Historian Bill Wall summarizes as a narrative what happened from this point in the story. In 1938, the Fischers had a daughter, Joan, born in Moscow. The Stalinist anti-Semitism of those years motivated the couple to flee to Paris in search of a safer place. Later, Regina returned to the United States with little Joan. But Hans, a German citizen, was “not allowed” to enter, so he eventually settled in Chile. David Edmonds and John Eidinow, in their fantastic book “Bobby Fischer Went to War,” rely on secret FBI reports to claim that Bobby Fischer’s biological father was not Hans, but a Hungarian physicist named Paul Nemenyi, with whom Regina Fischer had a relationship started in 1942. I have highlighted some relevant milestones in Paul Nemenyi’s life in red. In Berlin he was arrested by Hitler’s Schutzstaffel (SS) because of his socialist beliefs. He arrived in the United States in 1938. He went to the Institute for Advanced Study in Princeton, looking for Albert Einstein. He offered his services. Eventually, he worked with Einstein’s son at Iowa State University. Remember, Bobby Fischer was born in 1943 in Chicago. Official documents state the name Hans Gerhardt Fischer as the father. But the FBI stamped Paul Felix Nemenyi’s name in one of his files. Then he added, “Bobby Fischer’s father.”

Regina never told her son about this. She argued that she had traveled to Mexico in 1942 and was reunited with her husband. There she would have become pregnant. But Frank Brady, Bobby Fischer’s biographer, denies Regina’s version: “It seems that Paul Nemenyi was the real father.” In legal terms, it’s not evidence of indictment, but if you search for an image of Nemenyi, you’ll see the formidable physionomic resemblance he has to Bobby Fischer. Furthermore, it is no coincidence that Paul Nemenyi helped Regina Fischer financially for years. Apparently every two or three weeks he sent an envelope with twenty dollars. Occasionally he even visited the home of the Fischer family. And he met Bobby, who was already a genius on the board at that time.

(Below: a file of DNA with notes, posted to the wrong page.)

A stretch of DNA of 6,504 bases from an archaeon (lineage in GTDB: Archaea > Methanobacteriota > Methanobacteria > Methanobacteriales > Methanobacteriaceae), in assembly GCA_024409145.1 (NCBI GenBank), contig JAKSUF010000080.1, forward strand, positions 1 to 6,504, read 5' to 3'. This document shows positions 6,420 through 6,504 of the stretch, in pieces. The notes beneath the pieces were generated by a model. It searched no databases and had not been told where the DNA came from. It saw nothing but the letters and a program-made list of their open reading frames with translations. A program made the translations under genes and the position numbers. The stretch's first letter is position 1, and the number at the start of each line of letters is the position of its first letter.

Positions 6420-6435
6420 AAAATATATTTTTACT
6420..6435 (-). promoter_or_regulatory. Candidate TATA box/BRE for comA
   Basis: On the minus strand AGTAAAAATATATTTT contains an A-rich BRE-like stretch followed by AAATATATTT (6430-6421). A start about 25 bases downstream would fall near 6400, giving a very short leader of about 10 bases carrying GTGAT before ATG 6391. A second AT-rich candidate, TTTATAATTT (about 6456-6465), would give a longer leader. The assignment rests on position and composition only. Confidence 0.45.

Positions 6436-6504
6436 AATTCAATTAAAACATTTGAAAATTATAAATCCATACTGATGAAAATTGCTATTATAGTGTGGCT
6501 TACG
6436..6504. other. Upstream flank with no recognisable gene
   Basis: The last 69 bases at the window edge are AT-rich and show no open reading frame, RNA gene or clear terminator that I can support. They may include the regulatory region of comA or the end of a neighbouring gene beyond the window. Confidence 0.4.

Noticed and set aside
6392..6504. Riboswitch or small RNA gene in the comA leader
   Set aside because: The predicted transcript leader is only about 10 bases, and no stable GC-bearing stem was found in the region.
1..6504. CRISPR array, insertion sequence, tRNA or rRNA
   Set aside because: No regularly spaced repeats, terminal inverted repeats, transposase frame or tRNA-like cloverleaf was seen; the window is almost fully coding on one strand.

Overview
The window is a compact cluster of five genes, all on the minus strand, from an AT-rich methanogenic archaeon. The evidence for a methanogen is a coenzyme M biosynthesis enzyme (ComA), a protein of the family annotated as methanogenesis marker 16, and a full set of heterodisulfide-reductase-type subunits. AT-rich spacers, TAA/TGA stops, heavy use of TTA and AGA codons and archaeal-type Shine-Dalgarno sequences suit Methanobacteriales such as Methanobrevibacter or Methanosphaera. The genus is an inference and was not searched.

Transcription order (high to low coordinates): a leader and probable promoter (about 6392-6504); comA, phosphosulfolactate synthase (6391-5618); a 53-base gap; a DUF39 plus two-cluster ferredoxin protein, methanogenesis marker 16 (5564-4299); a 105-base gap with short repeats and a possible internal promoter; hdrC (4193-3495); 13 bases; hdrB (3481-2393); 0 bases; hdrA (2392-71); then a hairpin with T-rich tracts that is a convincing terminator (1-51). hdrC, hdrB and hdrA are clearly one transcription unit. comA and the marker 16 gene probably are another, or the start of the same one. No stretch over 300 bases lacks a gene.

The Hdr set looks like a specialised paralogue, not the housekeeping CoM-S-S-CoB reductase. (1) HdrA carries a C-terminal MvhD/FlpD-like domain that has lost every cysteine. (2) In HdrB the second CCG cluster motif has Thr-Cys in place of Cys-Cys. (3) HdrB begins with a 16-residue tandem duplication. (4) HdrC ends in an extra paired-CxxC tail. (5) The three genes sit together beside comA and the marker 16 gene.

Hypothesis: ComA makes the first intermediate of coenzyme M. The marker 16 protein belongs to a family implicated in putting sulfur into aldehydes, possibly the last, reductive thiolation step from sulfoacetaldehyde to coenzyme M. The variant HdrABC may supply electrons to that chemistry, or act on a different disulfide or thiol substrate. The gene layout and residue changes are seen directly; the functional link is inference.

Bobby’s genius was undoubtedly an inherited trait. Regina spoke six languages ​​(English, French, German, Portuguese, Spanish and Russian) and her father, I mean Paul Nemenyi, was an expert in hydraulic research. Fischer’s IQ at age 15 was between 180 and 187 on the Stanford-Binet scale, a stratospheric score, higher than Albert Einstein’s. But genetic predisposition aside, the truth is that Bobby Fischer put his talent to good use. He devoured books. I bought them at the Four Continents Book Store in Greenwich Village, the main distributor of Soviet literature in New York. Fischer could read for twelve or fourteen hours straight. He analyzed the games of the great Soviet champions and was especially fond of Mikhail Botvinnik’s playing style. His passion for books was so great that he learned Russian, self-taught, with the sole aim of not escaping his understanding. Deep down, and despite the distance, from the sleepless nights he spent in his modest Brooklyn apartment, we could say that Bobby Fischer belonged to the Soviet chess school.

The Four Continents Bookstore was another hot spot for the FBI. Anyone who entered or left the establishment became a potential communist. Regina, in a state of constant alertness, gathered reasons to worry. The house phone was tapped. Your bank account checked. Two federal agents had wanted to question her. “Bobby, if they come to ask you questions,” he told his son one day, “even if it’s just to find out how old you are or what school you go to, just say, ‘I have nothing to say. . them.’ Don’t change the words. You understand me? “I have nothing to tell you.”

For a while, the circle that the FBI drew around the Fischers lost much of its strength, but in 1957 Regina contacted the Soviet Embassy in the United States and, as expected, this move reactivated the monitoring protocol. Why are you communicating with the embassy?, they wondered at the Ministry of Justice. Regina just wanted to fulfill Bobby’s dream, who insisted again and again on his idea to travel to Moscow to play against the best chess players. Months later, on January 7, 1958, Bobby Fischer became the youngest champion in American chess history. The performance wasn’t in Regina’s script, at least not that soon, but she knew how to take advantage of it to up her game. When the NBC chain wanted to take Bobby to the set of ‘I’ve got a secret,’ Regina set only one condition: two return tickets for her son to travel permanently to Moscow.

That’s how it all started.

Source: La Verdad